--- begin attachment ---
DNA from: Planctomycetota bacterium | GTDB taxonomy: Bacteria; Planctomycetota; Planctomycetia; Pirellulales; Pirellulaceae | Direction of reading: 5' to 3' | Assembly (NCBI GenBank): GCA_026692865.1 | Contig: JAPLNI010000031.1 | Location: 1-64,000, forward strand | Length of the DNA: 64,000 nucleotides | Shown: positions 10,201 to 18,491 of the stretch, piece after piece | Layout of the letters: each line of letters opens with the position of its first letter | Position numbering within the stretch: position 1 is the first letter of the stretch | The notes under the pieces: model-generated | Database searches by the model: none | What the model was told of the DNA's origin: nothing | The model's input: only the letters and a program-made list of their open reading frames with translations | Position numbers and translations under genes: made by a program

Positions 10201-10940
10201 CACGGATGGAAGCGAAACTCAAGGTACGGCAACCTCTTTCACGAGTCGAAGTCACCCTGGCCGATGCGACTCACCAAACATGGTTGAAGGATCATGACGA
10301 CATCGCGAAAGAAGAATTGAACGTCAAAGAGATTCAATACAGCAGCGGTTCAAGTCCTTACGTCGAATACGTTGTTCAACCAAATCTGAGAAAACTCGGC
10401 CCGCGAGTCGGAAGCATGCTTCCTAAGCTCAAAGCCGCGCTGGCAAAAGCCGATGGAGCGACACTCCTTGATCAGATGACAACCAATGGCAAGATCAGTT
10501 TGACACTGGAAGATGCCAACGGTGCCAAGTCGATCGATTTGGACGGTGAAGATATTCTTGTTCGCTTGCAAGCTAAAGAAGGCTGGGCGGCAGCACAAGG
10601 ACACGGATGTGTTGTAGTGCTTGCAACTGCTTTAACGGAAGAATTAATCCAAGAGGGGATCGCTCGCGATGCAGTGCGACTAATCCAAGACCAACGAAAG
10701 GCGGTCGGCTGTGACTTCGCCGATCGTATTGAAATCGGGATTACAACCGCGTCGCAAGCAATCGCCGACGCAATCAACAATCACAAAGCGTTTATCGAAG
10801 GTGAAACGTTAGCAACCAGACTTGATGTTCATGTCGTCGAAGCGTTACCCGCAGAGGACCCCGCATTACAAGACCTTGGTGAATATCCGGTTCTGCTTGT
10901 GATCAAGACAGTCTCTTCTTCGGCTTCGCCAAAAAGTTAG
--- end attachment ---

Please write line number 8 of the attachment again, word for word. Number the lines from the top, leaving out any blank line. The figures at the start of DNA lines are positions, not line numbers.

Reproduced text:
10701 GCGGTCGGCTGTGACTTCGCCGATCGTATTGAAATCGGGATTACAACCGCGTCGCAAGCAATCGCCGACGCAATCAACAATCACAAAGCGTTTATCGAAG